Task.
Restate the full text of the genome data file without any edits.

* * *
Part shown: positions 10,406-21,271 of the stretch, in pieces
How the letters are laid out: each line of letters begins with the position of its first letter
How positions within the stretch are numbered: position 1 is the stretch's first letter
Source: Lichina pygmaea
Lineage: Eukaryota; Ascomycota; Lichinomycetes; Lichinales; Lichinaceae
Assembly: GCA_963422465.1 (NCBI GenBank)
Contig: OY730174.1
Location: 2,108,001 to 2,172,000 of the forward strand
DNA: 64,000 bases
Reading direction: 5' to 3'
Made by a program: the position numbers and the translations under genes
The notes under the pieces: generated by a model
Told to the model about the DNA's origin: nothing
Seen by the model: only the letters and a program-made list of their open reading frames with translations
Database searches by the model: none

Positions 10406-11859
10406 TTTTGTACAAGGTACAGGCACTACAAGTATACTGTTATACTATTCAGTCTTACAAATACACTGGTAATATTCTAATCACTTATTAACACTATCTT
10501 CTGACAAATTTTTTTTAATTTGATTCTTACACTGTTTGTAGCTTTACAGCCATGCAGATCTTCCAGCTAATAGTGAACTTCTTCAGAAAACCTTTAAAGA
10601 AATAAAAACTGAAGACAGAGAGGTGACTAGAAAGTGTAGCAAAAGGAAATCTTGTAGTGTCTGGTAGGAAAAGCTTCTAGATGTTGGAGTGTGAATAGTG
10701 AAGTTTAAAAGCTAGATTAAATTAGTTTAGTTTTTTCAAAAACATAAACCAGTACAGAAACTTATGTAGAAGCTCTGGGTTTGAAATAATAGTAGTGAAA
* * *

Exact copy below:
Part shown: positions 10,406-21,271 of the stretch, in pieces
How the letters are laid out: each line of letters begins with the position of its first letter
How positions within the stretch are numbered: position 1 is the stretch's first letter
Source: Lichina pygmaea
Lineage: Eukaryota; Ascomycota; Lichinomycetes; Lichinales; Lichinaceae
Assembly: GCA_963422465.1 (NCBI GenBank)
Contig: OY730174.1
Location: 2,108,001 to 2,172,000 of the forward strand
DNA: 64,000 bases
Reading direction: 5' to 3'
Made by a program: the position numbers and the translations under genes
The notes under the pieces: generated by a model
Told to the model about the DNA's origin: nothing
Seen by the model: only the letters and a program-made list of their open reading frames with translations
Database searches by the model: none

Positions 10406-11859
10406 TTTTGTACAAGGTACAGGCACTACAAGTATACTGTTATACTATTCAGTCTTACAAATACACTGGTAATATTCTAATCACTTATTAACACTATCTT
10501 CTGACAAATTTTTTTTAATTTGATTCTTACACTGTTTGTAGCTTTACAGCCATGCAGATCTTCCAGCTAATAGTGAACTTCTTCAGAAAACCTTTAAAGA
10601 AATAAAAACTGAAGACAGAGAGGTGACTAGAAAGTGTAGCAAAAGGAAATCTTGTAGTGTCTGGTAGGAAAAGCTTCTAGATGTTGGAGTGTGAATAGTG
10701 AAGTTTAAAAGCTAGATTAAATTAGTTTAGTTTTTTCAAAAACATAAACCAGTACAGAAACTTATGTAGAAGCTCTGGGTTTGAAATAATAGTAGTGAAA